BACKGROUND AND PURPOSE: With globalization, the contributions of authors from abroad to the American published literature has increased. We sought to determine the changes with time in the proportional contributions of American and non-American authors in the American neurosciences literature. We hypothesized the following: 1) During the past 21 years, manuscript contributions of American institutions have proportionally decreased in neuroradiology, more than in neurosurgery or neurology; 2) contributions of Asian institutions have affected neuroradiology more than neurosurgery and neurology; and 3) American articles garner more citations. MATERIALS AND METHODS: We reviewed the May issues of 2 of the highest impact American-based neurology, neurosurgery, and neuroradiology journals published from 1997 to 2017. We counted the number of articles published by nation based on the institution of origin. We looked at trends across time and compared neurology, neurosurgery, and neuroradiology journals. We also gathered data on the number of citations of each article by nationality. RESULTS: We reviewed 3025 articles. There was a significantly lower ratio of American to non-American authorship in neuroradiology versus neurology/neurosurgery journals (odds ratio 0.70; 95% confidence interval, 0.60 – 0.82). There was a significantly decreasing trend in American authorship across the 21 years in neuroradiology. Of the countries outside the United States, Japan contributed most for neuroradiology and neurosurgery journals, and the UK, for neurology. American-authored articles were cited, on average, 1.25 times more frequently than non-American-authored articles. CONCLUSIONS: Non-American contributions have impacted neuroradiology more than other clinical neuroscience fields with Asian authorship showing the greatest impact. That impact is growing, and the causes are manifold. Nonetheless American-authored articles are cited more.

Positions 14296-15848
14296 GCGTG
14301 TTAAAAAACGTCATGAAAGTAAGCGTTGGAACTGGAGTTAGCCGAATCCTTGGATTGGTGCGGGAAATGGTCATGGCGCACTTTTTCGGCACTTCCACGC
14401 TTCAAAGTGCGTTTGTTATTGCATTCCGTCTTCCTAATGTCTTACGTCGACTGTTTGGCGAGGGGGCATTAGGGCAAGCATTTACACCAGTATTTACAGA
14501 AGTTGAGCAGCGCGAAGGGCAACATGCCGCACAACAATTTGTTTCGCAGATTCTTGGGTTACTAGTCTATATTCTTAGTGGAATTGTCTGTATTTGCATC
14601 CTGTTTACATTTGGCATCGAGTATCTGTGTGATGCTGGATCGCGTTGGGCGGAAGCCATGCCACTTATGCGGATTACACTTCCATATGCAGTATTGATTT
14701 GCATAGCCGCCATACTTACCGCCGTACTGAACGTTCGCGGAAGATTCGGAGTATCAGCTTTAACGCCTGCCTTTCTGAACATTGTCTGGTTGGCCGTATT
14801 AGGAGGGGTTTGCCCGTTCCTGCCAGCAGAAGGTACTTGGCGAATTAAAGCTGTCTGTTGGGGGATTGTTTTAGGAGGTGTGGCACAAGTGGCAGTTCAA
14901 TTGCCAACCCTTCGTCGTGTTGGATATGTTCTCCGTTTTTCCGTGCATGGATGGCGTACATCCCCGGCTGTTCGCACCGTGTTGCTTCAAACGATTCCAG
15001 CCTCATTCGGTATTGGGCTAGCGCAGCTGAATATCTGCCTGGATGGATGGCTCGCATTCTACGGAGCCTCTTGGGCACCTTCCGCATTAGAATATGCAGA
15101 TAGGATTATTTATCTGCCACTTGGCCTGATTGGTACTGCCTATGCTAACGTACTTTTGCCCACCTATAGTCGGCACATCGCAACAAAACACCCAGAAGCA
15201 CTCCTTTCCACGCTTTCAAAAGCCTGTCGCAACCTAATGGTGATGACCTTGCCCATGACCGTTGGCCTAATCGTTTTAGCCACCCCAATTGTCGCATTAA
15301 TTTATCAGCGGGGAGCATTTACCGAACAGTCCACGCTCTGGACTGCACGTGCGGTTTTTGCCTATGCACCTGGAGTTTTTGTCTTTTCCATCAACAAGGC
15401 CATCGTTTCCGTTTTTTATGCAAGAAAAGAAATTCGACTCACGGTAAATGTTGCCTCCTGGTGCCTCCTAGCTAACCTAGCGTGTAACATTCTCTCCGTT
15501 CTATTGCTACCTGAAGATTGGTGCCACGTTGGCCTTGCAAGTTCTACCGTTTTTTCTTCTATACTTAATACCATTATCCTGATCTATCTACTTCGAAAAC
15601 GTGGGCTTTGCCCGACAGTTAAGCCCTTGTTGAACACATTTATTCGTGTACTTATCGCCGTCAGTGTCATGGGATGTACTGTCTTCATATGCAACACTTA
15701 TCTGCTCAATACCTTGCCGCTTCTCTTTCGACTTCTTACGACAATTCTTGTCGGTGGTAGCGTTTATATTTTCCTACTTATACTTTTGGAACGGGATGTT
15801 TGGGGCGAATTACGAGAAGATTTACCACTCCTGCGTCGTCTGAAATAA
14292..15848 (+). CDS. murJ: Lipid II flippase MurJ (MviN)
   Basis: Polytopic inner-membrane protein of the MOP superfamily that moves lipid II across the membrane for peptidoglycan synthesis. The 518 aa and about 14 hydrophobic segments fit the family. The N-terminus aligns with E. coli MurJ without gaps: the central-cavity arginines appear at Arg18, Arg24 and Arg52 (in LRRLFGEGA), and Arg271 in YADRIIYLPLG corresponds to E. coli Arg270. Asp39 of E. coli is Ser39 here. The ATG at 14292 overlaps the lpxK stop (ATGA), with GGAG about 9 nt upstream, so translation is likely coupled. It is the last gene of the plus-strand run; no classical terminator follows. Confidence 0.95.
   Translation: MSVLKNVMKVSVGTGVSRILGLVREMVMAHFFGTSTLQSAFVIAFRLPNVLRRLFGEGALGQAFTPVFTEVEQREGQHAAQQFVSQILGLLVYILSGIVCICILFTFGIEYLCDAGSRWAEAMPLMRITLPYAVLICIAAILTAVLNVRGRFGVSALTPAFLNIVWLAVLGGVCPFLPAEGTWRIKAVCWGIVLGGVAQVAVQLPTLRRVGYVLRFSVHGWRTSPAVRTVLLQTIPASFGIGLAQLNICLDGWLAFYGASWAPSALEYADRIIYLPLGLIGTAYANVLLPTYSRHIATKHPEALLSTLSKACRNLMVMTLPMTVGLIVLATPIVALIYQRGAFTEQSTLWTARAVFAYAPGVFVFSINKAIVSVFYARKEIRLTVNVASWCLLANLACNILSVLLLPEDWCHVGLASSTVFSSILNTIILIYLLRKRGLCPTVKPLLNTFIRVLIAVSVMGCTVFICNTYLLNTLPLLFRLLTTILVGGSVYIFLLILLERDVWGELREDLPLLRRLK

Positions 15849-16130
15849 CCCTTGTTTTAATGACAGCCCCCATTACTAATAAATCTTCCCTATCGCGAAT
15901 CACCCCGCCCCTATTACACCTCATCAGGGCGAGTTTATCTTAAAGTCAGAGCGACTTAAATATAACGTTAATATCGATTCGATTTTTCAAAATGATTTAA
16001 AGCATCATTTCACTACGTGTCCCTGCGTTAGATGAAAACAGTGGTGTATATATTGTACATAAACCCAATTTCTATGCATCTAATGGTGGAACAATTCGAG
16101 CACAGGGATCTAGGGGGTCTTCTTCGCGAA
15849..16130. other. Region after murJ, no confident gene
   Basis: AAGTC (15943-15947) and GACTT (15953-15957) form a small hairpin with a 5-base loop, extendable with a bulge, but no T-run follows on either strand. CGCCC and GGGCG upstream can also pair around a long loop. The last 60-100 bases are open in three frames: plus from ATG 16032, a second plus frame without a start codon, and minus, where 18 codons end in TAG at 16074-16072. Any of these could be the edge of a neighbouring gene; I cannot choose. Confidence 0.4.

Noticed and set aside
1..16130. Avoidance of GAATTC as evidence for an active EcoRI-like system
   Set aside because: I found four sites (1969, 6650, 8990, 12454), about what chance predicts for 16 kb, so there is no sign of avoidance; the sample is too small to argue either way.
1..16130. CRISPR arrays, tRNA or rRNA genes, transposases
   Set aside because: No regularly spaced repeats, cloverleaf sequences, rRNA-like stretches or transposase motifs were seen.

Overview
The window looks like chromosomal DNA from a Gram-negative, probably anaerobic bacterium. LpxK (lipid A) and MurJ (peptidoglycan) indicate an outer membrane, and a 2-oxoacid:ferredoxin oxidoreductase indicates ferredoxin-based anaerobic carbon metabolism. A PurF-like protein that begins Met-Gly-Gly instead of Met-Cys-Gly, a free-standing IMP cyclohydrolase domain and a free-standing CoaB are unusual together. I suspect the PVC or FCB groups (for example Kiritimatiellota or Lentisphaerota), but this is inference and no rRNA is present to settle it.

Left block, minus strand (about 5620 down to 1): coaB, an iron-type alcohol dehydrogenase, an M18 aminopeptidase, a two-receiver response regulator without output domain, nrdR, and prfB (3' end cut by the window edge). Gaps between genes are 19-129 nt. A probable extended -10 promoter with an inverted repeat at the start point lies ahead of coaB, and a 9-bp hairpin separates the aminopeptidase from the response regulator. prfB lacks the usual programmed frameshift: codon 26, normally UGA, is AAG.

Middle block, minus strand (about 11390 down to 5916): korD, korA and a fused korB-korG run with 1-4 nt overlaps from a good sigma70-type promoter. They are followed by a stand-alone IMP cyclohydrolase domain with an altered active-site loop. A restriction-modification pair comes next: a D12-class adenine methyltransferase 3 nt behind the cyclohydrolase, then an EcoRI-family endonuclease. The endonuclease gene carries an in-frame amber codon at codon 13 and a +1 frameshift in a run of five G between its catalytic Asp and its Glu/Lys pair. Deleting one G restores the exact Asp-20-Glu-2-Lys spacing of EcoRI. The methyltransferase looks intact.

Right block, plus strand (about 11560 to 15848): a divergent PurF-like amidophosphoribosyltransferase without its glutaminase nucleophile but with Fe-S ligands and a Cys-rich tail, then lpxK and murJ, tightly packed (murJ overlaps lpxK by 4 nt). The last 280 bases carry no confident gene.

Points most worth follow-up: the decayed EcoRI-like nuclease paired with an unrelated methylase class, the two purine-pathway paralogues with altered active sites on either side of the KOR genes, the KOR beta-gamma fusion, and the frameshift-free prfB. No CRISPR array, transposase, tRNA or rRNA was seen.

ASJC Scopus subject areas
- Radiology Nuclear Medicine and imaging
- Clinical Neurology